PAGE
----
TELFORD VICE, Cape Town
HOW much do the English think about what makes their team perform at optimum level? Too much. They’ve written the manual on analysis paralysis.
Indians? Plenty. But only from their own perspective, as if no-one else plays the game well enough for them to take notice.
Pakistanis? Not at all – they just do. Or die trying.
Australians? Every last one of them seems to have been born knowing exactly what it takes to win.
So much so that Mitchell Marsh didn’t have to think when he was asked which South African batsman’s wicket he hoped to take in the one-day series that starts on Friday: “All of them.”
And that from a man who has yet to play a test against South Africa, and who in his 10 one-day internationals and four T20s against them has claimed only half-a-dozen scalps.
That’s confidence, instinct and national character all in one tall, strapping package.
It’s also not what South Africans would say.
Here’s what one of us did say: “If the opportunity comes and it’s 50-50 we’re always going to try and take the positive route.
“Instead of blocking out the game we want to try and change the momentum in our favour; we want to force it a bit.
“The Aussies are not going to play negatively. We can also learn from England and New Zealand – all those big teams.
“They’ve done very well at that and we’re also looking to do it.”
That was Quintin de Kock, who doesn’t clutter his game with too much thinking. Like a Pakistani, he prefers to do.
So we can be fairly sure that what De Kock said were his recollections from recent team meetings.
And that tells us South Africans borrow from other cricket cultures when they think about what makes them perform at their best.
Or, at least, that they do so these days.
It’s difficult to imagine Graeme Smith standing up in the dressingroom and saying, “Okes, I want you to think like the Poms …”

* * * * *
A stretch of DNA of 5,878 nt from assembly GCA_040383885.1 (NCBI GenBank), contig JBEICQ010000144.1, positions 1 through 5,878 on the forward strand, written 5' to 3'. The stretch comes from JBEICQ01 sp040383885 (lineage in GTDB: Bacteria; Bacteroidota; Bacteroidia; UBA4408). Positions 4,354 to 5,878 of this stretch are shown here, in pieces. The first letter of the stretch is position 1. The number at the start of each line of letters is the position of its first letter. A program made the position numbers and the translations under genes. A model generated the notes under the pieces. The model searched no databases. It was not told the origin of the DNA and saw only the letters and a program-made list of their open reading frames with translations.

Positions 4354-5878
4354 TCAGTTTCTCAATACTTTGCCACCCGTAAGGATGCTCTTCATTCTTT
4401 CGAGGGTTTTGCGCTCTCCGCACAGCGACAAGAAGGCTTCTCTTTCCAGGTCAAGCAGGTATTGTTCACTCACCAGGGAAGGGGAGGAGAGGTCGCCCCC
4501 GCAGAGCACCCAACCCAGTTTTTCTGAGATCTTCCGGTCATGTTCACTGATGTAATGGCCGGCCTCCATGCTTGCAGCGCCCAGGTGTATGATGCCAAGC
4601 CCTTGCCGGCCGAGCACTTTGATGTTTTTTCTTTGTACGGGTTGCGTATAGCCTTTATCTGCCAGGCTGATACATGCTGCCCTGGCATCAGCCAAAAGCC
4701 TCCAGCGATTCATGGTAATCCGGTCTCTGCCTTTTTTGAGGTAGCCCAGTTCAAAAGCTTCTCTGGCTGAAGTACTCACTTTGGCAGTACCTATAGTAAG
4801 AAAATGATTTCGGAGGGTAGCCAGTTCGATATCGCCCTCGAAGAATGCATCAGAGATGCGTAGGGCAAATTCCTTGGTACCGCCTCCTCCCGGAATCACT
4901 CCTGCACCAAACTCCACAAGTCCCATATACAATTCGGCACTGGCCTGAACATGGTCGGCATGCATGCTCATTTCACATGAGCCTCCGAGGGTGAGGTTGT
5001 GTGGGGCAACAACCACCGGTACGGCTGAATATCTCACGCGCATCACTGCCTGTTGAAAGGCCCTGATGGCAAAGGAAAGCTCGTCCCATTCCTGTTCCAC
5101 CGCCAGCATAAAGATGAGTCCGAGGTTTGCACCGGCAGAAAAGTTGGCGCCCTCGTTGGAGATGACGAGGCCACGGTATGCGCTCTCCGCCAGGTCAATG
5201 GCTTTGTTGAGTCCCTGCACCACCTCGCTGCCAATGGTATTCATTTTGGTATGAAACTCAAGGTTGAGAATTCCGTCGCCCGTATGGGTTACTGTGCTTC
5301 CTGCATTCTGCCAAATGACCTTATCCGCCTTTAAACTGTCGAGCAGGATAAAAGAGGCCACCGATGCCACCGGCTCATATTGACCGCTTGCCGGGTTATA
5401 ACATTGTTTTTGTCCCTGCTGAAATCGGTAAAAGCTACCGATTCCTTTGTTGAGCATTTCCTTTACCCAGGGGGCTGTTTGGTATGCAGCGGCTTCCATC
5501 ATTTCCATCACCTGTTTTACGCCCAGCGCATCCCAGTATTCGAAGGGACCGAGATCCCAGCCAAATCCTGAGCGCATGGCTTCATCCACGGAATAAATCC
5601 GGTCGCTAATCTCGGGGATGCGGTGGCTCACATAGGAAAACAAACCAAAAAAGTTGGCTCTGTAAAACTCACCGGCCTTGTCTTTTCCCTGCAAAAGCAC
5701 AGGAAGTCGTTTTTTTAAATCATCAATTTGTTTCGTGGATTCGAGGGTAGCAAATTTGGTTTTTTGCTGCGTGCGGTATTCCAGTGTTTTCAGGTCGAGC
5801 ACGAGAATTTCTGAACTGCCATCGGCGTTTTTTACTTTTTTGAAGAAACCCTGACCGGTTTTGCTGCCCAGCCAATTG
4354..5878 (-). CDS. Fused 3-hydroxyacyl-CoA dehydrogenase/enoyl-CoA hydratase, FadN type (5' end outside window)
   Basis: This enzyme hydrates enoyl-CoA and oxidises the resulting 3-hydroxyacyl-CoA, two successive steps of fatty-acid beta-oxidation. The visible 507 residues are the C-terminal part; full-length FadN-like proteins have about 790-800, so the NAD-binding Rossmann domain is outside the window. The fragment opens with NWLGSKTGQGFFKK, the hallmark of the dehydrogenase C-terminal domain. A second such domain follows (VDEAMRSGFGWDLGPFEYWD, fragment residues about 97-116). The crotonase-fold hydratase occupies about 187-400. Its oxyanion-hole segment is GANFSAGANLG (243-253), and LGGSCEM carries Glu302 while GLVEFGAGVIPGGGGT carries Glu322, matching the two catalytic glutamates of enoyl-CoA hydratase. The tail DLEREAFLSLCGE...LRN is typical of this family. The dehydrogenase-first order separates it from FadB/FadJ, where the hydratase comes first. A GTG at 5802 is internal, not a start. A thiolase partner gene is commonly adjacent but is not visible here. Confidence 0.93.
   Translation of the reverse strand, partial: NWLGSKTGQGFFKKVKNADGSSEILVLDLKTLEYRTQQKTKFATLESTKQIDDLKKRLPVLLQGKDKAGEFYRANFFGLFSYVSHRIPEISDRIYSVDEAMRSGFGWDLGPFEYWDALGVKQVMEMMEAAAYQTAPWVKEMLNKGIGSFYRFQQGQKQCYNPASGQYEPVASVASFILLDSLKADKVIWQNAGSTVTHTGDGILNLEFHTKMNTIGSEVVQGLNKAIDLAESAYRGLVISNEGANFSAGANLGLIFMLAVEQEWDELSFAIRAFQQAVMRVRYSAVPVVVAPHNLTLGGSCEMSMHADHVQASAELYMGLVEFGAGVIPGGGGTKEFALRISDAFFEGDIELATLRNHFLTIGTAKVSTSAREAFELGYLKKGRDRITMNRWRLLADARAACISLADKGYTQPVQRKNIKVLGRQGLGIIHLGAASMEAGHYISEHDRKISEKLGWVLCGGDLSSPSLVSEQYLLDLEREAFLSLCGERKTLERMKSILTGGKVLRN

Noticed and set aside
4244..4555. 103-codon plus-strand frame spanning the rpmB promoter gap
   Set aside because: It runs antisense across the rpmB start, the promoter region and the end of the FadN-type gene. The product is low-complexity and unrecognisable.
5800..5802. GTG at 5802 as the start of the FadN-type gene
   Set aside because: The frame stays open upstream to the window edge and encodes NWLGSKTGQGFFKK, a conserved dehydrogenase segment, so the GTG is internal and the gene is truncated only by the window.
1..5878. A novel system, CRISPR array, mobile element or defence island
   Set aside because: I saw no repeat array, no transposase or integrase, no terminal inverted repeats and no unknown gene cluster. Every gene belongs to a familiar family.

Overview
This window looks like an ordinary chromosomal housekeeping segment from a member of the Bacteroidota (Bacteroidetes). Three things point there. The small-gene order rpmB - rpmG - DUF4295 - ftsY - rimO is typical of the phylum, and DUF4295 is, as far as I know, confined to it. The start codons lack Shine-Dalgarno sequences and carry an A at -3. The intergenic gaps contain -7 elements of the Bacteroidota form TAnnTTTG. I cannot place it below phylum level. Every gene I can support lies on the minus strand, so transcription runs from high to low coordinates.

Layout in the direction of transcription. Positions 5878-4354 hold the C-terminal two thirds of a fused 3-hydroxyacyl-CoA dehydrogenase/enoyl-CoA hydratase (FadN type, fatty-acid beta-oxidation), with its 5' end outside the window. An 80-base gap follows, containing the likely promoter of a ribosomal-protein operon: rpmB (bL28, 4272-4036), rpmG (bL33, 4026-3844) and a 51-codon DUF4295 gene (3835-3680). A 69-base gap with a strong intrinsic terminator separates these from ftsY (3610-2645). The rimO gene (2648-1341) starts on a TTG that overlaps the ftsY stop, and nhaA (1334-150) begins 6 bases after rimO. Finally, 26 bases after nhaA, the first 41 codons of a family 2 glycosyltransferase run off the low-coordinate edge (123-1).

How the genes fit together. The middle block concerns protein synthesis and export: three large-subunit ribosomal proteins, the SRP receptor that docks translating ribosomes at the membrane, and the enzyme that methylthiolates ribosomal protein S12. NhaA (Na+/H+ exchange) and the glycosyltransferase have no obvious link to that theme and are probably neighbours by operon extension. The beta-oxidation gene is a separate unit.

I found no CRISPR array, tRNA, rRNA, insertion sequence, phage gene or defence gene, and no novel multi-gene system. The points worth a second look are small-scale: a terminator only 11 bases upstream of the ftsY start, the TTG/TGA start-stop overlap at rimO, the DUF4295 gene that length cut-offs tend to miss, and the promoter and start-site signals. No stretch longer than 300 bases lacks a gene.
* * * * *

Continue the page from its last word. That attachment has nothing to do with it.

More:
Times have, of course, changed. South Africa are no longer the most difficult team in the game to beat, and their thinking has to change to fit their new reality.
Anything else would be a dereliction of this generation of players’ responsibility to hand over to the next crop a team in reasonable shape.
But the conservative view would be that this is A Bad Thing, that we should nurture our own way of cricket, that if South Africa are thinking this way then they are clean out of original ideas.
Cricket is where conservatism comes to die, so if this spark catches fire expect plenty of that kind of opinion.
Here’s another view: that middling teams like South Africa have become – they are fifth in the test rankings and fourth in both the short formats – are doomed to slip slid further from the top if they don’t learn from others.
That’s an important part of the reason why the wheels have fallen off West Indian cricket. They thought they could keep doing things like they did in the 1980s. They were too good to learn, or so they thought.
Not, however, the Australians. They were the first country to appoint a national team coach and the first to establish a formal academy. There’s thinking going on under those thar Baggy Greens.
Australians tend to see their own weaknesses before their opponents do and they know their opponents better than they know themselves.
That doesn’t happen by accident. It happens because, beyond all their confidence, instinct and national character, they know that to stop thinking and learning is to give up on the future.
And now the Aussies, the No. 1 ODI team, are here. They will play hard and they will, probably, play well. So, probably, will South Africa.
That’s what has made matches and series between these teams compelling for so many years.
If South Africa want to keep things that way they need to do more than beat the Aussies.
They need to learn from them.